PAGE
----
Germany

09/21/2012
Vander A Contemporary Art Jewellery, Brussels, Belgium

Vander A Contemporary Art Jewellery in Brussels, Belgium, owned by Françoise Vanderauwera, is doing some very interesting things to bring jewelry into the contemporary art scene there. This wonderfully quirky show by Anja Eichler currently on view at the gallery became an occasion for the gallery to plan a project based on the jewelry, which resulted in a video.

Susan Cummins: Your new show at Vander A Gallery is called Urbanauts. What does that word mean?

Anja Eichler: Urbanaut (pl. Urbanauts) is an invented word. Its roots come from Latin ‘urbanus’ = urbanized, courteous, witty and from Greek: ‘nautés’ = sailors. An Urbanaut cruises the cities as a sailor does the seas. I am an Urbanaut. I sail through the life of Shanghai. I navigate in a culture that is not mine, among people who are foreign to me and who do not speak my language. The pieces that I made last year in Shanghai reflect my impressions and experiences in the city. Hence, I called this series ‘Urbanauts.’

I understand that you are German but now live in Shanghai. Why are you there?

Originally I lived in Berlin and I moved to Shanghai a year ago. My husband wanted to live abroad for some time after having been in Berlin for ten years. So we were looking for a place where we could both pursue our careers. That place was Shanghai. Funnily, there is also another part of that story. My husband and I were in Shanghai seven years ago and at that time I was already fascinated by the city. And I said to my husband, ‘I could very well envision living here for two years.’ Back then, it was just said in a rush of emotions as a tourist being fascinated by ‘exotic’ and foreign surroundings. But it became real.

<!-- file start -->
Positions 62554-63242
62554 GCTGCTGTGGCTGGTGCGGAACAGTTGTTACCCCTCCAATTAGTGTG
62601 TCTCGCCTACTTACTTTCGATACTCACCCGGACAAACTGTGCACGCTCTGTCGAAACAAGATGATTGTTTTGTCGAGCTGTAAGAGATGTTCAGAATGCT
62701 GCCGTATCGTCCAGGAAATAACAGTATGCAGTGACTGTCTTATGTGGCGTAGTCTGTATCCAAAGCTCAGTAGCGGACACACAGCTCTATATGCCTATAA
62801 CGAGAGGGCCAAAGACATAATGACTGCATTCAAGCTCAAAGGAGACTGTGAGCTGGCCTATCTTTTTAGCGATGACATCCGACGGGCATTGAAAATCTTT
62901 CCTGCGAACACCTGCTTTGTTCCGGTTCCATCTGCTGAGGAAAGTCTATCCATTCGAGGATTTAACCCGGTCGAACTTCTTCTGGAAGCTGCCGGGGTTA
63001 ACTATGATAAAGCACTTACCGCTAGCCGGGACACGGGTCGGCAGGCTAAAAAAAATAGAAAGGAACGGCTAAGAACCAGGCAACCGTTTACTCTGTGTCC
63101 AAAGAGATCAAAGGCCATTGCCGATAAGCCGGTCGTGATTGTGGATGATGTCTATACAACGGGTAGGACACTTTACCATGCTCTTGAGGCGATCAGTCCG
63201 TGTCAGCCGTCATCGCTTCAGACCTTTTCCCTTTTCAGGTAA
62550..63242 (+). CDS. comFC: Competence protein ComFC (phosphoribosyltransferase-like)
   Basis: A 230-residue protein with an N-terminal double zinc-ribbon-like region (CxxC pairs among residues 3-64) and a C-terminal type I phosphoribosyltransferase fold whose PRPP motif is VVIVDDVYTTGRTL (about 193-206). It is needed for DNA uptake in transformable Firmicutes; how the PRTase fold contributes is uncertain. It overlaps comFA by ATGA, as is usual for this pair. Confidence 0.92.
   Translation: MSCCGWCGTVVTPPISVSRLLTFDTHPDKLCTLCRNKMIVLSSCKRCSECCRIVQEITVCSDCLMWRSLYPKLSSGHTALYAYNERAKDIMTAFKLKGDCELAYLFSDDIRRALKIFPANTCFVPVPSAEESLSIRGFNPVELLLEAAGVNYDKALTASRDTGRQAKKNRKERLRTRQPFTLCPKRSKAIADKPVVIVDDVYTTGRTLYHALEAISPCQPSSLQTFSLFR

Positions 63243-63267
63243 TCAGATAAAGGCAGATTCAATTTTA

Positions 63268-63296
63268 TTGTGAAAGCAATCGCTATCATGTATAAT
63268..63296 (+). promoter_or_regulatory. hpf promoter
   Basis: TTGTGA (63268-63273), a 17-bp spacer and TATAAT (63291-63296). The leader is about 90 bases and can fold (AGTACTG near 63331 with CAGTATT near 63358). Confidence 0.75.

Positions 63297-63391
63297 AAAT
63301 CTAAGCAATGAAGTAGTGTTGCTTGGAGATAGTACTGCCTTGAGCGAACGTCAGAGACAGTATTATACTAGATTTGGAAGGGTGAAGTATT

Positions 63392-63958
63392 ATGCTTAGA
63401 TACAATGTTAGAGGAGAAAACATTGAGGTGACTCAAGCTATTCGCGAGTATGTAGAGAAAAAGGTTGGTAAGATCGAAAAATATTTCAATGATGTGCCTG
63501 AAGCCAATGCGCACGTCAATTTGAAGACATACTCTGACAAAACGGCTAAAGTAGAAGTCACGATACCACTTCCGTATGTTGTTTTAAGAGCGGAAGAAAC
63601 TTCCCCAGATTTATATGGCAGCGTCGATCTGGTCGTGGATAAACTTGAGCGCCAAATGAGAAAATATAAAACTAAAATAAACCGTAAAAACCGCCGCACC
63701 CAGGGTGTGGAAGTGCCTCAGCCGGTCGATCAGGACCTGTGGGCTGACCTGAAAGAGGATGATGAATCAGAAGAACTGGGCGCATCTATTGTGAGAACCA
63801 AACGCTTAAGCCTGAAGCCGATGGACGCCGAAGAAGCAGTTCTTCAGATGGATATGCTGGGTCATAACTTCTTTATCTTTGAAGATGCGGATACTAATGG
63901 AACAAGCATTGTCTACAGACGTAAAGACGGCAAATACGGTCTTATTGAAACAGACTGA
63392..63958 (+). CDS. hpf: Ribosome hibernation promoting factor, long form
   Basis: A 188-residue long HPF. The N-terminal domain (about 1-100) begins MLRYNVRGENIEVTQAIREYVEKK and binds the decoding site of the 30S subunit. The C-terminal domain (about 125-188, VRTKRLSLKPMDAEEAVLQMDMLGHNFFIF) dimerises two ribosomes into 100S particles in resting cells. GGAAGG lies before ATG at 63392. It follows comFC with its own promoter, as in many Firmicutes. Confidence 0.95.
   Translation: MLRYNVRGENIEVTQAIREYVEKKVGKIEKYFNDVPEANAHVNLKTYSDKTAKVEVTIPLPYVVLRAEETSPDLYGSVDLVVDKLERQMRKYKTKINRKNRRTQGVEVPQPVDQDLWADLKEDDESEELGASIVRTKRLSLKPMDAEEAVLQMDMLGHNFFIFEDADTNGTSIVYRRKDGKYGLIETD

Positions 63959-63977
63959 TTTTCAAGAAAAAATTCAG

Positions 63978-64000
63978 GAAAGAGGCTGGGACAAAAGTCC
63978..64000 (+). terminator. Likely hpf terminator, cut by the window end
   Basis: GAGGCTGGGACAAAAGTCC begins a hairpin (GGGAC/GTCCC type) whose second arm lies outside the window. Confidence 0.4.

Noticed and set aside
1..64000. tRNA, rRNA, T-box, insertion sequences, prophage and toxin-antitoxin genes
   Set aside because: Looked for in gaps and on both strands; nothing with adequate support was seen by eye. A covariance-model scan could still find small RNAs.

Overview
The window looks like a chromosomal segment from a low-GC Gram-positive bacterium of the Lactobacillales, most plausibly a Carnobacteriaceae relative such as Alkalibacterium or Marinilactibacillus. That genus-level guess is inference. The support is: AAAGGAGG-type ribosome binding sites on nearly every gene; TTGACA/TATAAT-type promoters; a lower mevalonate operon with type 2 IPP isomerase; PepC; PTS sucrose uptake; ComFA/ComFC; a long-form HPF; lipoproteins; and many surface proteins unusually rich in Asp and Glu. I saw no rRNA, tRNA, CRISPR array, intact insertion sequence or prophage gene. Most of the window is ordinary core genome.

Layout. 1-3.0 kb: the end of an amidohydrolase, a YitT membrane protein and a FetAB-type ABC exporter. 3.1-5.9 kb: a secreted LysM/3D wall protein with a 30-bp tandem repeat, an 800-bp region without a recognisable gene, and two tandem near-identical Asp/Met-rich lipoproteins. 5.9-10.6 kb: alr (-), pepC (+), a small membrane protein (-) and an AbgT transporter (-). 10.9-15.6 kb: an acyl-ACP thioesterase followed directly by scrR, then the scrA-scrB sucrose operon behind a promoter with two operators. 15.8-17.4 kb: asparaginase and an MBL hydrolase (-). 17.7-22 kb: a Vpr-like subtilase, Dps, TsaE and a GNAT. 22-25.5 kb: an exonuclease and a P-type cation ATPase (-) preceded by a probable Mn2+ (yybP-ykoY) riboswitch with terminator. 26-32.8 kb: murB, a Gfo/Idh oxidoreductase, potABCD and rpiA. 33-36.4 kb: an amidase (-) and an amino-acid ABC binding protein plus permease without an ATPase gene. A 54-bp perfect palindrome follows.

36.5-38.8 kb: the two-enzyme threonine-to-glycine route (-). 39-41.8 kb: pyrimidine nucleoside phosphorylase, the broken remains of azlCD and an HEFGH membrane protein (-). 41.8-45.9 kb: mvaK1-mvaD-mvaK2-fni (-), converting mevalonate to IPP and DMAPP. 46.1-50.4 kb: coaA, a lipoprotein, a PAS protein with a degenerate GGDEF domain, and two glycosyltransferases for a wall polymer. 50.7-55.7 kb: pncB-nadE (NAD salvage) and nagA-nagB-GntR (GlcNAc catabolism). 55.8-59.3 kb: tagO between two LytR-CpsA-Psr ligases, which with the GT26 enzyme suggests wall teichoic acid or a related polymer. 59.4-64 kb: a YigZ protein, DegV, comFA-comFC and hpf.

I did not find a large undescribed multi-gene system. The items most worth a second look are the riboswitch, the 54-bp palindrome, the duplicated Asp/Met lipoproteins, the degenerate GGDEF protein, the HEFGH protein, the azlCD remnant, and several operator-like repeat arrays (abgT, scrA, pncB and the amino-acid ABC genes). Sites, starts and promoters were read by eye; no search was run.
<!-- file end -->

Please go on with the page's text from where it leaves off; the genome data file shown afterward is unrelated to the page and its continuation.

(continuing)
I have already lived in foreign countries: in the United States, in Italy and for a few months in France. I am very curious about foreign cultures and environments and love to explore them. Of course, traveling is also a possibility for getting new impressions. However, I think that one is much more forced to reflect on oneself and to challenge traditional perspectives when living in another country and experiencing the daily life.

As a foreigner and a jeweler in Shanghai what are you finding of particular interest?

Shanghai is a very modern and extremely fast changing city, which fascinates me. I am intrigued to learn more about the Chinese culture and the way people are living and thinking. One big part of this is learning the language. The language and especially some of its characters are very poetic. The difference between my culture and the Chinese culture makes me reflect a lot about the way I am thinking and about my values and changes my views. All these observations certainly influence my work as a jeweler and lead to new projects.

Shanghai is China’s economical hub. The people here can afford consumer goods and are very brand and luxury oriented. Contemporary jewelry does not play a big role in this context. However, as I said, things are changing extremely fast and the visual art scene in China is already very important and vast. Hence, I think that in the coming years, also the contemporary jewelry scene will develop further. With the ‘twocities’ art gallery, Shanghai already has a gallery showing contemporary jewelry next to modern glass, ceramics and lacquer. And in Beijing, a new gallery for contemporary jewelry will open soon.

How did you connect with Vander A Gallery?

A year ago, I graduated from Alchimia, a school for contemporary jewelry in Florence. At Alchimia great care is taken about making the students’ work public. In this way Françoise Vanderauwera became aware of my series Restrictions and offered me a solo exhibition. I am very grateful to her for sticking with me once I told her that I was going to move to China. She did not shy away from her invitation and instead said that she was glad for me and that my work would certainly gain new aspects through the move. We stayed in contact and a year later, the exhibition has become a reality.

Can you give us the story of how you became interested in making jewelry?

In my ‘first life,’ I studied business administration and economics and worked in this field. I had been interested in fine arts since I was a kid. However, like many others, I decided for safety reasons to go for a ‘bread-and-butter’ career and leave arts for my spare time. Then, during the years, with less and less time for my ‘hobby,’ I realized how important this part of my personality was. So finally, I decided to change my life and to go and study contemporary jewelry at Alchimia.